The store was founded in 1970 by Doyle Owens, a Scottsboro native. In 1995, he sold it to his son, UBC President and CEO Bryan Owens. All sorts of treasures have surface over the years, including a bag filled with Egyptian artifacts, a violin made in 1770 and Versace dresses straight from the runway. The artifacts were auctioned at Christie's in New York, the violin was preserved for UBC's small museum and the dresses were sold both in the store and online.
Two weeks ago, the store had for sale a 40.95-carat emerald for $29,500, a "Chinese Persian" rug selling for $3,000, and an unusual traditional garment identified as "hand-embroidered" and "very old" for $2,500.
Bargains abound. Years ago, a young buyer bought a $60 painting at UBC and the longer she examined her purchase, the more familiar it looked. She called her mother with the name of the painter, who confirmed it was a well-known artist who at the time had an exhibit at the Mexico City Museum of Art. The piece was worth $20,000.
Once, an Atlanta man purchased a set of skis for his wife for $45. She noticed they felt strangely familiar. Lifting up the tongue of the boot, she saw her maiden name. She had lost the skis while traveling a few years before.
UBC stresses that the chances of a similar situation recurring are very slim due to the sheer number of items it processes daily. Passengers whose baggage has been lost receive a settlement of up to $2,500 from the airlines and once the luggage is sold to UBC, it becomes store property.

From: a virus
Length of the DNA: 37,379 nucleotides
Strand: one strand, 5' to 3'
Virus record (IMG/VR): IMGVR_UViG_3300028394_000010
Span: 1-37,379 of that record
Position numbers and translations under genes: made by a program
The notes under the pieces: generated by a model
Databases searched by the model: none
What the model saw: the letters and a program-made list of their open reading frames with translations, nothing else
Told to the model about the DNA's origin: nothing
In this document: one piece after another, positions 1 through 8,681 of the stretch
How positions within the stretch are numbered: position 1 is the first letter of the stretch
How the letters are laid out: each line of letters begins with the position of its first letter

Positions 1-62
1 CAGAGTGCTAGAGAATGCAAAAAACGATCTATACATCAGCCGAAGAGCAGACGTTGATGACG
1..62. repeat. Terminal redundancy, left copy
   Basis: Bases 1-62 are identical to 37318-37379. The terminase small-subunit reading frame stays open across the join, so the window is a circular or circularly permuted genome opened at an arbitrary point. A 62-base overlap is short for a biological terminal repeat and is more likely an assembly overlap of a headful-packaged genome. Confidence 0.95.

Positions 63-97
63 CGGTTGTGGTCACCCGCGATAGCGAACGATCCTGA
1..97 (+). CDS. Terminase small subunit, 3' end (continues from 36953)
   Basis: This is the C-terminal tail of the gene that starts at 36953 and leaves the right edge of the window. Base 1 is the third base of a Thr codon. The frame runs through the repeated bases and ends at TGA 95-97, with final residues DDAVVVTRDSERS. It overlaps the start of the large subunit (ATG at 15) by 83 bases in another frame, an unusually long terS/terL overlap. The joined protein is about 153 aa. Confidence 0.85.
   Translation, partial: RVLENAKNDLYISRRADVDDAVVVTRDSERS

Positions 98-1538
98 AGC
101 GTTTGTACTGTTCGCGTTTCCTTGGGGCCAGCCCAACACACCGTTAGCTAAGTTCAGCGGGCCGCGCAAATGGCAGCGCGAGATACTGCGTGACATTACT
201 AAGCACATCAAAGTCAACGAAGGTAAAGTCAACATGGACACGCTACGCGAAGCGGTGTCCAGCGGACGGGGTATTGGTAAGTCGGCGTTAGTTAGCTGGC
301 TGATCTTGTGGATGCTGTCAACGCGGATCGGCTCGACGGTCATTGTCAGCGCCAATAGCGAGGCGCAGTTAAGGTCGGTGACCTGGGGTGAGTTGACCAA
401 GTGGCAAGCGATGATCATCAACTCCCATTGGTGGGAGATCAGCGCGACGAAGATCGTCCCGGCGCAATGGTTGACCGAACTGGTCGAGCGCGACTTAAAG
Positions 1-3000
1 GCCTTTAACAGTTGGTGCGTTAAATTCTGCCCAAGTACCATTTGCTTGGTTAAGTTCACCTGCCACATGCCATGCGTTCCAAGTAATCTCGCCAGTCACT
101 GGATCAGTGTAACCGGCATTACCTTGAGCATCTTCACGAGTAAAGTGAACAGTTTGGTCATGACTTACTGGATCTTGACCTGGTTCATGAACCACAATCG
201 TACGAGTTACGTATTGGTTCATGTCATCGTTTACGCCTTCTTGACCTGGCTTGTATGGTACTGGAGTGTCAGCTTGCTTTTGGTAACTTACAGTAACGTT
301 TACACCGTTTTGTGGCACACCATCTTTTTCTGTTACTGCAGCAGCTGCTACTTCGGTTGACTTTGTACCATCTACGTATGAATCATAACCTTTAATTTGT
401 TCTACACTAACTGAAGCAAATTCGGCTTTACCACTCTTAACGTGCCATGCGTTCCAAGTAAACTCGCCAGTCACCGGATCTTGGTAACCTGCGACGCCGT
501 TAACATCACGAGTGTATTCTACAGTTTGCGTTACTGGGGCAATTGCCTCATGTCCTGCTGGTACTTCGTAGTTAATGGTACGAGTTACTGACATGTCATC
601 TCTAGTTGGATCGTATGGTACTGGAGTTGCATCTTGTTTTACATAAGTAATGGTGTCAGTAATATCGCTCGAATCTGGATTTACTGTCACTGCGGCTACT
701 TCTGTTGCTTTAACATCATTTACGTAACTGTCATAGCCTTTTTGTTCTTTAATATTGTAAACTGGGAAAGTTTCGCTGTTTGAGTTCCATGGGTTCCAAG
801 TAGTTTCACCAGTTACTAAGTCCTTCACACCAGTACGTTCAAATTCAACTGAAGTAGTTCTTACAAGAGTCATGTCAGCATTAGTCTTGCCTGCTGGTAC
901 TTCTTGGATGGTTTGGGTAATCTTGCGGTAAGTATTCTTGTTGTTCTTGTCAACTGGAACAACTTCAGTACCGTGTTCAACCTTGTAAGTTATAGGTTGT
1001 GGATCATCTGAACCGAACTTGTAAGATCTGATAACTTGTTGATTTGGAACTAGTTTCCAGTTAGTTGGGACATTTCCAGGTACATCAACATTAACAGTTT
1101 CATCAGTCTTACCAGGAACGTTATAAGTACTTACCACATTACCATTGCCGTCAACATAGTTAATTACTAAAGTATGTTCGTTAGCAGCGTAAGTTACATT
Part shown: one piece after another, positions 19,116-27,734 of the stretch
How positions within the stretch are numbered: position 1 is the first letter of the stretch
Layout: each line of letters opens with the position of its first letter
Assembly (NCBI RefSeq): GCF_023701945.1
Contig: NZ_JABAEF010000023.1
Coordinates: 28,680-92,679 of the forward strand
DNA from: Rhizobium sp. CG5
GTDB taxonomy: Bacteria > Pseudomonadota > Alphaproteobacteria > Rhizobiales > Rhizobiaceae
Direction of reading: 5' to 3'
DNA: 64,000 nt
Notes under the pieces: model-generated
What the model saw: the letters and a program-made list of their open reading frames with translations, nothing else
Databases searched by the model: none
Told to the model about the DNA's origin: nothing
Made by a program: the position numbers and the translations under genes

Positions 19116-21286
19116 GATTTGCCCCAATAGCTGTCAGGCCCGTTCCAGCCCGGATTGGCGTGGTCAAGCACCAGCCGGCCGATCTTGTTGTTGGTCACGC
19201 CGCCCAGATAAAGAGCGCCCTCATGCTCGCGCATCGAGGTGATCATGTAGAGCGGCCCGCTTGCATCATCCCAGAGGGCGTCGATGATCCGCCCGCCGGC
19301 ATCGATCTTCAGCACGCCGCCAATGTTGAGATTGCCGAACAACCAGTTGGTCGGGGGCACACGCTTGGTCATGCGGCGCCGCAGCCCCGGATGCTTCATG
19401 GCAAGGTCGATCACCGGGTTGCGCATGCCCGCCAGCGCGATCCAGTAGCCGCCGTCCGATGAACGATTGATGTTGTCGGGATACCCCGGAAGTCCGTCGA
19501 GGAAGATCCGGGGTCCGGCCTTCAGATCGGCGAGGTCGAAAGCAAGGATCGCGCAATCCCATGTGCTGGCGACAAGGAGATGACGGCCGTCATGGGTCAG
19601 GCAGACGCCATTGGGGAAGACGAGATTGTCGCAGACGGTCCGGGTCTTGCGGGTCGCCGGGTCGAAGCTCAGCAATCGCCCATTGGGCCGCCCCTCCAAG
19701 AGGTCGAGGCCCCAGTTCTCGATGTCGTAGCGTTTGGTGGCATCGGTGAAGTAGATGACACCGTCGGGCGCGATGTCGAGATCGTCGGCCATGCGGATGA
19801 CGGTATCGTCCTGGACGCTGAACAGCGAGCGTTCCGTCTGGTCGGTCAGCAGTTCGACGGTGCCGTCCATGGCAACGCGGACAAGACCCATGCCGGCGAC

Occasionally, the store receives inquiries about availability of particular items, although not necessarily from an individual looking to reclaim a favored lost possession. The UBC is usually unable to process such a request owing to the sheer volume of merchandise.
Although UBC has a concierge's desk with a guest book that boasts visitors from all over the United States and the world, the store also has built up a number of local regulars. Many of them drive 30 to 45 minutes on a regular basis to check on newly arriving merchandise. Others come daily. Some 800,000 visitors drop by each year.
Pamela Collis of Rainesville, Ala., who shops with her daughter-in-law, Adrianne Blackwell of Ft. Payne, Ala., is a store regular. With a shopping cart full of clothes, she excitedly coos over the bargains that she finds: a $5 skirt here, Liz Claiborne pants there.
"You really can't compare this store to T.J. Maxx" and other discount stores, she says. "I'm sorry, but you're going to find stuff from all over the world [here]."
And the employees share in the customers' delight.
"Let's just say that I don't take much of my check home," 17-year employee Barbara Jones says. "My husband has teased me that it costs him for me to work."
Such temptation makes Mrs. Jones support the store's policy that an item must be on the floor for three days before an employee may be allowed to purchase it. However, several high-end items, name-brand jewelry such as Tiffany & Co. and Cartier products for example, often sell in a day.
"But if it [the store policy] were not so, we would never have a penny of money," Mrs. Jones says. "It gives you a little chance to cool off, when you see something and say 'I've got to have that.'"